Today the version of the Flag Code linked to above is law in the District of Columbia and in any state that has not passed a successor code. The Giants-Niners game occurred in New Jersey, and the New Jersey state attorney general's office told TMQ accomplice and The New Republic super-intern Spencer Ackerman that Jersey has no flag code to supersede the D.C. code. Thus, that code was in effect at Giants Stadium, and Sambora broke it. (If Sambora was making some kind of political statement, he neglected to mention anything about it to anyone.)

Bad enough that Jon Bon Jovi didn't tell his employee, "For God's sake man, show a little respect." Bad enough that the NFL front office, with control over the event, didn't tell Sambora to show some respect or stay in the green room. Bad enough that the ESPN announcing team didn't know what to say. Bad enough that so few Americans know what's in the code governing the flag they claim to love that this wasn't a controversy the next day.

Worst, American Forces Network beamed that game around the world to the dozens of distant nations where selfless men and women of the U.S. military have gone to defend the kind of freedom that allows people like Sambora to become exceptionally rich by making loud, unintelligible noises. Soldiers watching the game in Kandahar or at the Bagram fire base -- watching with one ear cocked toward the perimeter for the freedom-hating fanatics they are risking their lives to stop -- must have been disgusted to see everyone clapping and gushing, while the American flag was wrapped around some rich punk's butt.

Still More Scientific Proof That It's Good for You to Gawk at Beach Babes in Triangle Tops: Miami has now won 11 straight on opening day -- sun and sand rule! The old industrial Cities of Rust (Buffalo, Chicago, Cleveland and Detroit) are now on a combined 1-11 opening-day streak.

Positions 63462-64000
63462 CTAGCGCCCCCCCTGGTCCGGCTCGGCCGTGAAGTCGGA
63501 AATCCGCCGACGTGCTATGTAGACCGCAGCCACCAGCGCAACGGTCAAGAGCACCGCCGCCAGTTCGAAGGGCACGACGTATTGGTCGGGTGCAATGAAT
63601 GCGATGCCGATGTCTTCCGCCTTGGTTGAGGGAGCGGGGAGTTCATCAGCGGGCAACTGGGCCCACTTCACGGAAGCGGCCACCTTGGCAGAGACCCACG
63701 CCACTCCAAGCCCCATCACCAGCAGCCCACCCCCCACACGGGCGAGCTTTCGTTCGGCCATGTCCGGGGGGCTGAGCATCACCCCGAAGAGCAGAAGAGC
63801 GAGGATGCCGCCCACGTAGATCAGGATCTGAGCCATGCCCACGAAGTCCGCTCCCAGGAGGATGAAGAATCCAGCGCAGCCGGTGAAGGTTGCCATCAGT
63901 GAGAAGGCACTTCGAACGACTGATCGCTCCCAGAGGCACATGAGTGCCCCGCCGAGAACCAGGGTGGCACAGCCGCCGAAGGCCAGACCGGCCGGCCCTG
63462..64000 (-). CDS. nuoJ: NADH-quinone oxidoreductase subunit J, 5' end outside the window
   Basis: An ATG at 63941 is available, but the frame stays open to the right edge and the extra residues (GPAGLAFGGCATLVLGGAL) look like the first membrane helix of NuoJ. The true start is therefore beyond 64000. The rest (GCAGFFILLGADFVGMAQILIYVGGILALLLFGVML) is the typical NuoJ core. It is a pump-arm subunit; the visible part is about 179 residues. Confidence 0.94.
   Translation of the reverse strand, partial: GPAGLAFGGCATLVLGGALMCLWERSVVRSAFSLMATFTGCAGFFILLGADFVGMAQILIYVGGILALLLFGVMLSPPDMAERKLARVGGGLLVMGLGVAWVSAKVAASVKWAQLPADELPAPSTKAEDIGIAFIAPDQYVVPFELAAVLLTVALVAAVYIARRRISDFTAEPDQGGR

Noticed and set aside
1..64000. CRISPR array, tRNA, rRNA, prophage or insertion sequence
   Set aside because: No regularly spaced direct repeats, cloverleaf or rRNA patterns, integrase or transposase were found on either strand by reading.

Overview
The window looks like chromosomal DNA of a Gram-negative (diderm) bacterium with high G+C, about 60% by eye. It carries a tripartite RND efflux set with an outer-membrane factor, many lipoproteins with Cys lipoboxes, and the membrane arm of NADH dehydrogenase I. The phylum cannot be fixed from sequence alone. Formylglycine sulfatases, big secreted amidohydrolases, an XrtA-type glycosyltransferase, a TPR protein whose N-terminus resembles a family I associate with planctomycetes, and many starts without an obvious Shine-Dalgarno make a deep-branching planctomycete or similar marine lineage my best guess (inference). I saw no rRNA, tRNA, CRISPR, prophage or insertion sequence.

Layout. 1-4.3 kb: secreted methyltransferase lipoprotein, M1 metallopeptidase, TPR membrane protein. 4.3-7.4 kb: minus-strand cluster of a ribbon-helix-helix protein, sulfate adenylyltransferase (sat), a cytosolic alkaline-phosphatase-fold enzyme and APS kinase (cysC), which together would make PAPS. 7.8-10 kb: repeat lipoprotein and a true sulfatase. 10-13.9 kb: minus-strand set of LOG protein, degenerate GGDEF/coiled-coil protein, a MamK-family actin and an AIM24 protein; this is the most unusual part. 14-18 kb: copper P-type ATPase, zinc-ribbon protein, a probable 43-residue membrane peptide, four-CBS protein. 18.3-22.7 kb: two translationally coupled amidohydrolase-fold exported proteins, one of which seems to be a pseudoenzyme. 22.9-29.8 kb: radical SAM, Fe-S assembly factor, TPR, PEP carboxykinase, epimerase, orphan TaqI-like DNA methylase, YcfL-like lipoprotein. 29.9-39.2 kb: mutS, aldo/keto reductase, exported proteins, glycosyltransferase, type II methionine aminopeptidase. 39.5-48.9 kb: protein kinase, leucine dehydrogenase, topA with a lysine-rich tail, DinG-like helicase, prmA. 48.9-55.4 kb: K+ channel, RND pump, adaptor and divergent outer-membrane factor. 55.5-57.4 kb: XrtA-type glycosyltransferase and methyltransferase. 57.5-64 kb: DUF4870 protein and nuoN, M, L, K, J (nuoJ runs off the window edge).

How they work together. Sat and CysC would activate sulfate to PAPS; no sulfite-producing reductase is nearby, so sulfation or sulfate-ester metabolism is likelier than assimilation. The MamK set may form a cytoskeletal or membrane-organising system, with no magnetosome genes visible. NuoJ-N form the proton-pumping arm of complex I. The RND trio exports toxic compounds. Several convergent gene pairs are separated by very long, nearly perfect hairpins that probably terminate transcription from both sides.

TMQ Insider Exclusive! Tuesday Morning Quarterback has learned on an exclusive basis that moments after Dallas' humiliating opening loss to expansion Houston, Jerry Jones was heard screaming at state troopers guarding the Cowboys locker room, "What do you mean I can't have the players killed? Do you have any idea who I am?" Remember, this is a Tuesday Morning Quarterback exclusive.

Running Items Department
Obscure College Score of the Week: C. W. Post 54, Assumption 0. So they beat an Assumption -- but which assumption? There are lots.

Located in Brookville, N.Y., on Long Island's quiet north shore, C.W. Post is not overwhelmed with business; its web page advises, "There's still time to enroll for Fall 2002!" The site also warns, in portentous bureaucratese, that C.W. Post "is in the midst of the decennial self-study process that will culminate in a visit and evaluation by the Middle States Commission on Higher Education."

Kids, this means your school might lose its accreditation -- enjoy those football victories now. The arrival at C.W. Post of the Middle States Commission on Higher Education sounds to TMQ about as welcome as when the dementors arrived to "save" Hogwarts in "Harry Potter and the Prisoner of Azkaban." The astonishing 22-step process of deciding whether C.W. Post keeps its accreditation will, however, drag on far longer than, say, a Supreme Court nomination. On the brighter side, the Italian Club is sponsoring a candy sale on Halloween.

Bonus Obscure Score: Lycoming 54, Delaware Valley 0. (Harmonic obscure scores!) Located in Williamsport, Pa., the state nationally known as "Cradle of Obscure Colleges," the school boasts that "Lycoming College joins Harvard, Yale and others in the 2002-2003 edition of "Competitive Colleges." This is a little like saying "Tom Clancy joins Hemmingway, Faulkner, Eugene O'Neill and other authors in the latest 'Books in Print.' " The school's website also advertises that the influential U.S. News college scorecard "ranks Lycoming as a national liberal arts college." But that's just the category it's under! A school that does have a solid liberal-arts reputation and a classy college-looking leafy campus, in 1848 Lycoming became the first American institution of higher learning to go co-ed. All hail Lycoming!